There were a number of changes I made that helped. Those changes were mostly centered on planning and I cannot stress enough how important planning is to success with NaNoWriMo. I had planned before and still failed and I’ll share my method for that later. Where I think the difference happened is in my ignoring that daily word count goal.
Rather than tracking my progress in tidy little one day blocks, I gave up on it altogether and focused my efforts on getting the story written. I knew I had to spend time writing every day to have a hope of getting it all down in time to successfully complete NaNoWriMo (Yes, it was a goal. Yes, I’ll address it. Calm down.), and the weekend was where the real work would get done. Like most writers, I have a day job, so I only got two or three hours a night to spend on writing. On the weekend I could spend longer stretches of time working on it for obvious reasons.
Day after day I sat at the computer and typed like a madman until it was time to go to bed. Some nights I sat staring at the screen, unsure of how to translate my notes into a story worth reading. Weekend makeup time was lost because your time is never really your own if you have a spouse and kids. Of course, I had a rough idea of how I was doing relative to that pesky daily goal figure, but I never did the math and figured out just how far behind or ahead I was.
Thanksgiving weekend is my gut check for NaNoWriMo. It’s a four day weekend for me, but usually pretty unproductive because of visiting family. I looked at my word count and my notes and decided I could do it. I might have to speed it up a little because I was running out of days, but I made it further than I ever had before. It wasn’t that I was working any harder than usual, but I was not stressing about how much I was writing on any given day. Maybe this is a sign of becoming a more mature writer, but I’m inclined to think it’s the change in my brain game that made the difference.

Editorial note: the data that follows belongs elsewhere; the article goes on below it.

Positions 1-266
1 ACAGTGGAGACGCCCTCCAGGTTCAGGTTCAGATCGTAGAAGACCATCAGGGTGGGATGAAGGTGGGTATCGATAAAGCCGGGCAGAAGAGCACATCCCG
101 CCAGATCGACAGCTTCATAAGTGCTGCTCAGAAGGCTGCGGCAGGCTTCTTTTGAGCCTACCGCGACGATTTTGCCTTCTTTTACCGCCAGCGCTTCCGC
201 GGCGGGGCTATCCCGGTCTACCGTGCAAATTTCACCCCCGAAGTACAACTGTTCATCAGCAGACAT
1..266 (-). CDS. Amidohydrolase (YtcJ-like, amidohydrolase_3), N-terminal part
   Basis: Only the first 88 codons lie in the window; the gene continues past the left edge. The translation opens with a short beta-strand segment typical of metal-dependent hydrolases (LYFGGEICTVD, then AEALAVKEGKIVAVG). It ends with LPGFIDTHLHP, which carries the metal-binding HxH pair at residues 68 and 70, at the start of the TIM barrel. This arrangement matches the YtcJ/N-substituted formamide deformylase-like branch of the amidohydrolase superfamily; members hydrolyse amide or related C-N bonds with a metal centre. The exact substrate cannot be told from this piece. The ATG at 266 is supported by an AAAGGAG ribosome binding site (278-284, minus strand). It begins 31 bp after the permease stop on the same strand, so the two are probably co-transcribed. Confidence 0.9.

I went on to finish the event successfully (by a very narrow margin I might note), and it felt amazing to finally do it. I deconstructed what worked and what didn’t so I could improve my process for the next year. As I said before, I only completed it once and this was it.
I went back to the goal oriented approach the next year because I was working on a separate novel before it started so I wanted to dedicate just enough time to NaNoWriMo to meet that daily goal so I could focus more on the other work. A week and a half in I was multiple days behind and bailed straight out of the event. Was I trying to do too much? Probably, but I still think the return to goal oriented writing demoralized me and set me back in a big way.
So why was completing NaNoWriMo not a goal? In a way it was. There is no getting away from saying that NaNoWriMo sets a target for you to aim for, but it is how you treat it that matters.
Setting out to do NaNoWriMo I did not focus on that number. Frankly, I wanted to blow right past that number. I wanted to keep going well past NaNoWriMo. Despite my barely making it, I was not done with the story, so I kept on writing rather than taking the win and calling it a day. That is where I can find myself today.
Rather than measuring progress with some arbitrary goal, I measure progress by making progress.
Whether you reach 2000 words or 100 words, it’s still progress moving forward. If you can keep moving forward, you will reach the end of your project in the time you were meant to; no artificial deadlines required. The point is to make progress, no matter how small.
I have spent an evening staring at my computer screen trying to fix one sentence that I couldn’t get right until I do. There are other times when I sit down to work and write 2000 words. It feels amazing when you can be so productive. What connects these two is that I have made progress, and that is what matters. I don’t put pressure on myself by setting those artificial goals and I’m happier for it. That really is the key to this approach. If you enjoy the work rather than dreading goals you have set for yourself, you’ll do better, more consistent, work.
Alright, you’ve heard my story and you’ve heard my message. I hope it gives you something to think about. If you give it a try, I would love to hear from you.
How about you? Do you set goals? Have you abandoned them? What do you use for motivation?